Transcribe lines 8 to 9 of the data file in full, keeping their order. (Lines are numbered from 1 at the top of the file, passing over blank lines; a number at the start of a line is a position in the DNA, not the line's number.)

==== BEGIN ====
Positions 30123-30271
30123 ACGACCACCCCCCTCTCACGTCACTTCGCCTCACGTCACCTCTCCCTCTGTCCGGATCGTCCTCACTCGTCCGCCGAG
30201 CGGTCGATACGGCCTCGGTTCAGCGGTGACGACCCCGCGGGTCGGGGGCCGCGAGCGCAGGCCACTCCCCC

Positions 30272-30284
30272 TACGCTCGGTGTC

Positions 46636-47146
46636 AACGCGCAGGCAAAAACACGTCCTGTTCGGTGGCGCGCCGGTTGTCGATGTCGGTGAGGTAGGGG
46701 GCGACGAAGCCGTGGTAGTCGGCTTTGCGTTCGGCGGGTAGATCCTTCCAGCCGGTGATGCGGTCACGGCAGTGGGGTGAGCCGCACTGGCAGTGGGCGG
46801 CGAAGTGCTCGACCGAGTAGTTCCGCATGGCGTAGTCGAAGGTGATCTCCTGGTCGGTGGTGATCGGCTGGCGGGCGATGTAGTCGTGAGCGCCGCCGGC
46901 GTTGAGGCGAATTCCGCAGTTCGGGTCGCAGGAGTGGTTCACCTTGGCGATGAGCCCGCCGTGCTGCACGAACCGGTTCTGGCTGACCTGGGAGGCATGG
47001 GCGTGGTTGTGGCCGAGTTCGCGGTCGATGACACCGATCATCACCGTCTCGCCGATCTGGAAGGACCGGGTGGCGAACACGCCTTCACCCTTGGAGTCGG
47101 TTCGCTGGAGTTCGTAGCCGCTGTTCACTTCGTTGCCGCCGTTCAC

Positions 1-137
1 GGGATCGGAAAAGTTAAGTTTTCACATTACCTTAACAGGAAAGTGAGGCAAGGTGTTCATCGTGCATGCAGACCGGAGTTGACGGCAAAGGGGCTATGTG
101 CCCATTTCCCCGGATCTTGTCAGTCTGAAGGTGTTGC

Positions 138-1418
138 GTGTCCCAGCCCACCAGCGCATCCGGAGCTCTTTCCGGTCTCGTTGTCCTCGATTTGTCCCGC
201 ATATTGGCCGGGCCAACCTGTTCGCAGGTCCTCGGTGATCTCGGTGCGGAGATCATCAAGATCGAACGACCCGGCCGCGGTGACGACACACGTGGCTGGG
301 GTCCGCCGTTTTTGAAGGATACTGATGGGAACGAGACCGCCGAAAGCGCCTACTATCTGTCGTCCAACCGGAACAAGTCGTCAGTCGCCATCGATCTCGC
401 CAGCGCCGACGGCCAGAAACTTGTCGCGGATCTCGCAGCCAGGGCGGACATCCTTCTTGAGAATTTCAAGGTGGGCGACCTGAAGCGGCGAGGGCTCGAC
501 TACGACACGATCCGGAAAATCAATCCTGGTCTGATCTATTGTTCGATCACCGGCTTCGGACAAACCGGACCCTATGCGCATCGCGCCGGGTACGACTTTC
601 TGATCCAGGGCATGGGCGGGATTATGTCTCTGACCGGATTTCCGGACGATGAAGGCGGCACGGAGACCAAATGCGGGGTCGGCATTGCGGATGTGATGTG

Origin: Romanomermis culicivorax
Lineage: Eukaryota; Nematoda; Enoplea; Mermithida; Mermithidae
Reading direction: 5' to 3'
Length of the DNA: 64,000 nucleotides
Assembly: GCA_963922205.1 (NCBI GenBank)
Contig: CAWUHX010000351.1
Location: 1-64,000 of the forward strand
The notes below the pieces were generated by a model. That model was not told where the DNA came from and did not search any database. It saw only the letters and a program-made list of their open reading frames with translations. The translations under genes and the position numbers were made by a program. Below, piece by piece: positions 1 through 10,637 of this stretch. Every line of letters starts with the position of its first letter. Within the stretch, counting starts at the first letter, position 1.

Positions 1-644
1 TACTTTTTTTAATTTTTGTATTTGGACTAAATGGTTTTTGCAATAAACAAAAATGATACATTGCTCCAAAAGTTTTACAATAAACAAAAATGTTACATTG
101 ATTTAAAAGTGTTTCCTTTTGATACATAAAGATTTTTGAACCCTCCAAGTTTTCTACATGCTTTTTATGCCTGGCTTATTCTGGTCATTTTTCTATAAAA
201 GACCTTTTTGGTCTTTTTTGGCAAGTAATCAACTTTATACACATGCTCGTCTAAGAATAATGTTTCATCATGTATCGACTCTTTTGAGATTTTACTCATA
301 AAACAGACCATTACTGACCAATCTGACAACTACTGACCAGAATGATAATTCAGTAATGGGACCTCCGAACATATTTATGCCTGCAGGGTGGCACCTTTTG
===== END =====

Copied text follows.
46701 GCGACGAAGCCGTGGTAGTCGGCTTTGCGTTCGGCGGGTAGATCCTTCCAGCCGGTGATGCGGTCACGGCAGTGGGGTGAGCCGCACTGGCAGTGGGCGG
46801 CGAAGTGCTCGACCGAGTAGTTCCGCATGGCGTAGTCGAAGGTGATCTCCTGGTCGGTGGTGATCGGCTGGCGGGCGATGTAGTCGTGAGCGCCGCCGGC